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Woman breaks down after climate activists block off late mum's home

9News.com.au logo 9News.com.au 8/10/2019 Reid Butler

Video provided by Nine News

A grief-stricken woman has broken down sobbing after becoming caught up in today's climate action blockade in Melbourne's CBD.

Sally (last name withheld) was desperately trying to access her late mother's Spring Street apartment this morning but was prevented from driving through the intersection with Collins Street.

"Dad passed away 10 months ago and mum passed away on Sunday at home in that building. I'm supposed to be there having hospital beds picked up, lifting machines picked up," she told A Current Affair through tears.

"I heard that these d-------- were here yesterday so I've come along this morning, and they're here again!"

Sally says she tried to explain to the Extinction Rebellion activists that her mother had just died after a 12-year battle with cancer.

a person sitting in a car: Grief-stricken Sally had her access to her late mother's home blocked by climate protesters. © A Current Affair Grief-stricken Sally had her access to her late mother's home blocked by climate protesters.

"He said 'well we're only here because lots of people are going to die.' I said 'I don't care about those people, I care about my mum and dad!" she said.

To make matters worse, Sally couldn't park and walk up the slippery street as she had just dislocated her knee.

"I want to get home and start organising all the clean up of all the medical stuff that was there because of the palliative care. The hospital bed that mum died in," she said.

a group of people posing for the camera: Climate protests are taking place around the country. © A Current Affair Climate protests are taking place around the country.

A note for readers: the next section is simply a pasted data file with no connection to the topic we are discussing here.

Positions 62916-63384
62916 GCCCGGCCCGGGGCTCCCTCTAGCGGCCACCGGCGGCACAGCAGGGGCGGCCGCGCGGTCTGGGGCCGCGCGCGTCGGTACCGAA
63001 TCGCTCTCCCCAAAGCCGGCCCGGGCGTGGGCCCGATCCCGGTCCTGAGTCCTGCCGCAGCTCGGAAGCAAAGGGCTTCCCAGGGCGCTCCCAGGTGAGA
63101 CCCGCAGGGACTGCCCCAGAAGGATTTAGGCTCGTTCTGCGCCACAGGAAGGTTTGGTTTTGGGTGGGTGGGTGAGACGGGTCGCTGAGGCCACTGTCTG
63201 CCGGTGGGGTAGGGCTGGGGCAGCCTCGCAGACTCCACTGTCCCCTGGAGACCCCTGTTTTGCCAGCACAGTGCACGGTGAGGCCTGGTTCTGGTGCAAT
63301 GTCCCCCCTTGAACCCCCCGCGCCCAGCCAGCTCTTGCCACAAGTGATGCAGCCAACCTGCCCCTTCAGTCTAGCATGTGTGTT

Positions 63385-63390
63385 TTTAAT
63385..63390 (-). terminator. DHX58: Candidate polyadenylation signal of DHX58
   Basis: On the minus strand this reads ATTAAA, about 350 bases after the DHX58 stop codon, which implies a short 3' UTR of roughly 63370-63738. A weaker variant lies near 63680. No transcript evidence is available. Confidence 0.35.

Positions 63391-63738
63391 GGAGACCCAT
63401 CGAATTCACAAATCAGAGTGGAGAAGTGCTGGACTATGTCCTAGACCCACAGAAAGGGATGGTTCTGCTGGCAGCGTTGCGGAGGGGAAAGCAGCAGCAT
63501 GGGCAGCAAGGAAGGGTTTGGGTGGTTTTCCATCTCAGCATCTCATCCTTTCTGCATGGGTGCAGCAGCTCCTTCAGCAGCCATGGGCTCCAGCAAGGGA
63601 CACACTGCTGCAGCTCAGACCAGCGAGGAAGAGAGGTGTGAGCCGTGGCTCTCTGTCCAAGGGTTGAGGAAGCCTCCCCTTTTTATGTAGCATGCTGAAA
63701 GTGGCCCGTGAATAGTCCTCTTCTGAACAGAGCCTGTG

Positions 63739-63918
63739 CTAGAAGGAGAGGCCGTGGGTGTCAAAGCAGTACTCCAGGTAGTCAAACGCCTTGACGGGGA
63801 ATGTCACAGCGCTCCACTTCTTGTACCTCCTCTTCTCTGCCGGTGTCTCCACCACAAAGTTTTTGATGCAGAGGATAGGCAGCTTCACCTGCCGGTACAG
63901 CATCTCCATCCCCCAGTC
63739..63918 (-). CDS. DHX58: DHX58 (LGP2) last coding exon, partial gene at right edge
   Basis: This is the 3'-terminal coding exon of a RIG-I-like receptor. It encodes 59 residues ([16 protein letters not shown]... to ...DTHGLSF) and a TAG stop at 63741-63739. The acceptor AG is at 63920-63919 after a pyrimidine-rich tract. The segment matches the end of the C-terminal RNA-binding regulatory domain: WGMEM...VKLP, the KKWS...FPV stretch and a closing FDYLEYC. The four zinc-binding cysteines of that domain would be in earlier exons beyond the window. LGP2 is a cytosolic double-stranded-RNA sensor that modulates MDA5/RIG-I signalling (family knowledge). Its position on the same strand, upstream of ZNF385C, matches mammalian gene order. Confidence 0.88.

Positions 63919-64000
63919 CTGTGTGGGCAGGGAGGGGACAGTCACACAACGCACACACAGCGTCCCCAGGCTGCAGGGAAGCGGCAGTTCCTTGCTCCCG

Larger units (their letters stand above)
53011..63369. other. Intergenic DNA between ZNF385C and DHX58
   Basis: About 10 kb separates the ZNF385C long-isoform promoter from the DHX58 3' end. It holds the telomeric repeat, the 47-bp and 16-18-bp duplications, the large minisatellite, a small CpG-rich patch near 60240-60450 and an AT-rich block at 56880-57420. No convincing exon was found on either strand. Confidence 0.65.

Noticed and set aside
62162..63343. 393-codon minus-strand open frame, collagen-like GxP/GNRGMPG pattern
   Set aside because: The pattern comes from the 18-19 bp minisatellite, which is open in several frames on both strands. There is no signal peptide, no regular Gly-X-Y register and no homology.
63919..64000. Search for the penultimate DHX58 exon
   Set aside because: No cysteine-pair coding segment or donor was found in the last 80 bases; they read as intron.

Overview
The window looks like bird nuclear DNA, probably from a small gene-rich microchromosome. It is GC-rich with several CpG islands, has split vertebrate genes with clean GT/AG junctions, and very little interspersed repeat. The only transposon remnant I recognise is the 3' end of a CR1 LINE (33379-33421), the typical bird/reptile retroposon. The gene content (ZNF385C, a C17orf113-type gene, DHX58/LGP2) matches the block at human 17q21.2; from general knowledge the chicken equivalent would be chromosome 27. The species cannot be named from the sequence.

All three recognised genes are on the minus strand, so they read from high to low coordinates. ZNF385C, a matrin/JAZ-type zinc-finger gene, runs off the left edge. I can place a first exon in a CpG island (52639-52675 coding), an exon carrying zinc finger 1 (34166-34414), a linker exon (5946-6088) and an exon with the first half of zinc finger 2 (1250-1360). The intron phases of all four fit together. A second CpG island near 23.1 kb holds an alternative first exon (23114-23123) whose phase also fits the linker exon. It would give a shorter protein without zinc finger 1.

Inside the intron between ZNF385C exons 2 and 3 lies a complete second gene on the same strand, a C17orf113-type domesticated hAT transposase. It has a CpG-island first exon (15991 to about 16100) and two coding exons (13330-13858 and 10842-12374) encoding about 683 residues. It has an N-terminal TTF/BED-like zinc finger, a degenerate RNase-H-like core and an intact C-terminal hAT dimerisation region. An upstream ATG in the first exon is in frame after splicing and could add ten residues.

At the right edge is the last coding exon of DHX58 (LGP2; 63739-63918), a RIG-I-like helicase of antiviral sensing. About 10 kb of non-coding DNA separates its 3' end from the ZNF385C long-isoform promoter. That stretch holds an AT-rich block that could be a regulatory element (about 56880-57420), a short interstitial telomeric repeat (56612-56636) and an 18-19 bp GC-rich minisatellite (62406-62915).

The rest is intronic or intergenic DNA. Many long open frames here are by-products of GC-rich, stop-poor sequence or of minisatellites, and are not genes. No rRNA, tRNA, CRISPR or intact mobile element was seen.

She slammed the protestors and their claims that "civil disobedience" is the only way to encourage governments to act on climate change.

"They think it's so important but what is important is the everyday, good Australian people just trying to go about their everyday lives. It's not fair," she said.

A Current Affair arranged for Sally to drive through the blockade with a police escort, however, that didn't stop one activist from stepping in front of the car, prompting an angry response from the grieving woman.

a group of people walking down a street next to a car: A Current Affair arranged for Sally to be able to drive through the protesters. © A Current Affair A Current Affair arranged for Sally to be able to drive through the protesters.

Extinction Rebellion spokesperson Miriam Robinson told A Current Affair that "disruption" was part of their strategy.

"For years we've been marching in the streets, we've been lobbying politicians, we've been signing petitions and having talks," she said.

"Nothing has changed, our emissions continue to go up. We understand (today's actions) are disruptive and some people are annoyed. We're sorry for the inconvenience but we do it because it's important."

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